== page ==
They’ve been brewing some of their own beers for a few years, and recently got a small brewery going. And they otherwise work with independent distributors, treat their employees well (from what I’ve heard), focus on smaller independent businesses for their customer base, and operate almost entirely through the craft and independent systems.

You can shit on a lot of the other brands of this sort for this kind of thing. Especially Pabst who set the model.

But I don’t think it’s fare to dismiss Narragansett given they’re in the midst of pulling the brand out of that situation. It seems to be a well run company. And they’re very much not in the owned by a vulture capital firm, or secret Pabst situation most such brands are in.

It started with prohibition. The vast majority of American brewers never made it through.

The first wave of consolidation began after that with a handful of extent brands in each region expanding rapidly to fill demand.

They used those funds to snap up smaller operators. Then began cutting costs, and bracketing owned brands into market segments. Regional brands often becoming the ultra value option.

The 50’s and 60’s saw the original cocktail boom and expansion of wine drinking. Which put increasing pressure on remaining beer producers, accelerating the rate they were going under.

By the 70’s beer drinking was on the rise. But there were already very few breweries operating in the US. Bud, Miller and Coors had such deep pockets they could undercut everyone, vastly outspend on national advertising and effectively gain control of distributors. Pressing other brands out. Or they could just buy them and shut them down.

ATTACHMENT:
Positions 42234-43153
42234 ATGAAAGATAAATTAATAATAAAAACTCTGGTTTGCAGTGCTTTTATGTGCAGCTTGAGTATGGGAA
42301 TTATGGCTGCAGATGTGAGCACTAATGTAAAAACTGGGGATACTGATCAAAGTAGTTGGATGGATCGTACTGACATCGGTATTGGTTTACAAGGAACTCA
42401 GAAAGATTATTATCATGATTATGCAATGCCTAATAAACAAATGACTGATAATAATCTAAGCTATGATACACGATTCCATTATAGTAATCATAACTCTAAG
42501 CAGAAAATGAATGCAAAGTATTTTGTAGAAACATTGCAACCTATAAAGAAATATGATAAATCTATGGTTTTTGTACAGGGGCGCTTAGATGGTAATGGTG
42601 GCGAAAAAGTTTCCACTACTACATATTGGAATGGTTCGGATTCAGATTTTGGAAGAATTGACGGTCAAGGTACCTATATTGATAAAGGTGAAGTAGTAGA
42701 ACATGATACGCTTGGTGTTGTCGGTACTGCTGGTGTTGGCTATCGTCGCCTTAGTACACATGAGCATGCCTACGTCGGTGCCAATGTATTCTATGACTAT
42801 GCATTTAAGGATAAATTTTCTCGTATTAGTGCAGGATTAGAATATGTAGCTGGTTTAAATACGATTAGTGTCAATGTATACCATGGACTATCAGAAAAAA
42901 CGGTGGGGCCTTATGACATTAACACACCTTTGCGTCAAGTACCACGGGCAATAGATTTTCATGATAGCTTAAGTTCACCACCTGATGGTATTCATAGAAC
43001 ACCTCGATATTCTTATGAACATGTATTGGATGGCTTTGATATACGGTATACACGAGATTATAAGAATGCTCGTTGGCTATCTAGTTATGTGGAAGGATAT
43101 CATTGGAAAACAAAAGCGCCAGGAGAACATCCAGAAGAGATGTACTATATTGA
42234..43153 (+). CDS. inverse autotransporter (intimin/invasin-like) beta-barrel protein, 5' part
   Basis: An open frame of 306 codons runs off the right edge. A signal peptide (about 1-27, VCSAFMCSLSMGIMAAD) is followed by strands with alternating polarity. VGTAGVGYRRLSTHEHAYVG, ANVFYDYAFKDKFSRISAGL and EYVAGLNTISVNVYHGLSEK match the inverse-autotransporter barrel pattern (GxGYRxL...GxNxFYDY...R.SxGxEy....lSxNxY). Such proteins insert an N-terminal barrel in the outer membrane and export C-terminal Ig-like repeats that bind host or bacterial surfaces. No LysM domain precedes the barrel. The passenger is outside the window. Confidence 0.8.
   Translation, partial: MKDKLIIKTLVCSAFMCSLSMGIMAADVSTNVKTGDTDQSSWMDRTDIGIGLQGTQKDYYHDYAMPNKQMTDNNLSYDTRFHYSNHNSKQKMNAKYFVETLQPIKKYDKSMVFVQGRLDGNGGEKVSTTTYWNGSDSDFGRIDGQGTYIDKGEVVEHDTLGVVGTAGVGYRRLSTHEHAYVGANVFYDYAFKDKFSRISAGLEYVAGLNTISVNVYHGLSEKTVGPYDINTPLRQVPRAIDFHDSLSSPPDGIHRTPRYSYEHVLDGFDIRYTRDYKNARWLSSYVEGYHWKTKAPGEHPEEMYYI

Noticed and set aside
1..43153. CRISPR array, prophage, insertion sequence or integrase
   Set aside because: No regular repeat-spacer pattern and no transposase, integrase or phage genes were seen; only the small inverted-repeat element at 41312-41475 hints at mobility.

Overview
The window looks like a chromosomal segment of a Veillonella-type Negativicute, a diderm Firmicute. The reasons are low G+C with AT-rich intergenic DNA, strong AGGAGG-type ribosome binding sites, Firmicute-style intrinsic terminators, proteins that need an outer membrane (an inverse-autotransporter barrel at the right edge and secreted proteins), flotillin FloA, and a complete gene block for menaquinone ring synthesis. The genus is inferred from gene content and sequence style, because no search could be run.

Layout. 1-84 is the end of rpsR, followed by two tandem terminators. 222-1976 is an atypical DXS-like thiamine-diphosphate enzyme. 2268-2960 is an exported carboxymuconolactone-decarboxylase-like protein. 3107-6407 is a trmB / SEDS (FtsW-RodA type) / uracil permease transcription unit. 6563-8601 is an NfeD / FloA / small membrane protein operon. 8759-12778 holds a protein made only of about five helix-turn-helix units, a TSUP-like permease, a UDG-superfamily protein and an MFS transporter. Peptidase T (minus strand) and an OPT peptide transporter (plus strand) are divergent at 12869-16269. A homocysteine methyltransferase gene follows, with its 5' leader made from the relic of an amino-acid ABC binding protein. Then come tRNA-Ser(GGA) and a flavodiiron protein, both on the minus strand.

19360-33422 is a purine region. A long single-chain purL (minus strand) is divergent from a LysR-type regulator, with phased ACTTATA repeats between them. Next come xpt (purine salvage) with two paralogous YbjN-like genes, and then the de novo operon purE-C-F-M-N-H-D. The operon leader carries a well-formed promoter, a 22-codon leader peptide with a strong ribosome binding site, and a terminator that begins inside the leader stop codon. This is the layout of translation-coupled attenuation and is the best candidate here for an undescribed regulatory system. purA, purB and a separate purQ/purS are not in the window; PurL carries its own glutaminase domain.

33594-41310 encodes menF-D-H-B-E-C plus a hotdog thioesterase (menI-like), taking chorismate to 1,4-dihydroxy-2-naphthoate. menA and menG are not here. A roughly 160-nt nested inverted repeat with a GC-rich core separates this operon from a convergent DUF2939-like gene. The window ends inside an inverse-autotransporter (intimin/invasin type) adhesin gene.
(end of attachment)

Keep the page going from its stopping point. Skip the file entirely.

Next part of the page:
That let them swallow most of the remaining competitors and shutter them. Others simply shuttered and were snapped up or were leverage buy outed into investment portfolios.

Towards the 80’s the very low quality of most of these, whoever was making them. Basically tanked most of the brands. As consumers looked for a quality option they bought imports.

That was kinda the death nell. And it kicked off the next wave of consolidation with what would become inbev buying everything.


Sad, really. We’ve got something like 1600 independent breweries here in the U.K., there’s something like twenty to thirty within a roughly thirty-mile radius from where I live! I can smell one that’s about a quarter mile from where I work, my best mate’s nephew has a brewery that’s not all that far away, and two brothers who currently run a pub that’s my regular drinking place will be taking on an independent pub in the near future where they’re planning on having up to fifteen beers on tap at any one time, and they’ve got a huge number to choose from!


out of all the beers they are discontinuing, Henry’s was the only one that i even liked. i haven’t had it in years, and since it became a macrobrew i’m sure it’s not as good anyway, but it’s still sad to hear.


A favorite in my college days, and it (along with some imports) was my gateway to craft beer. I was really excited Henry’s they got to bottling number 69.


A friend of mine was in International Mergers and Acquistions at Miller Coors (distinct from Molson Coors) and offered similar corporate speak when we discussed the inevitable decline in quality when Big Fish swallows Little Brewery.
One of her most painful lines was, when asked what they do if an up and comer is hurting their profits. “We just buy them. Everyone has a price…Eventually.” Since she drinks no Coors products, I asked what happens when Big Beer comes for her faves? “I’ll adapt.”
This is why I don’t buy brews without this seal:
Screen Shot 2021-08-04 at 1.39.37 PM


Not sure that Henry’s was every really a craft beer, but certainly better than most of the swill available in the early 90’s when I drank it college. Because I was fancy.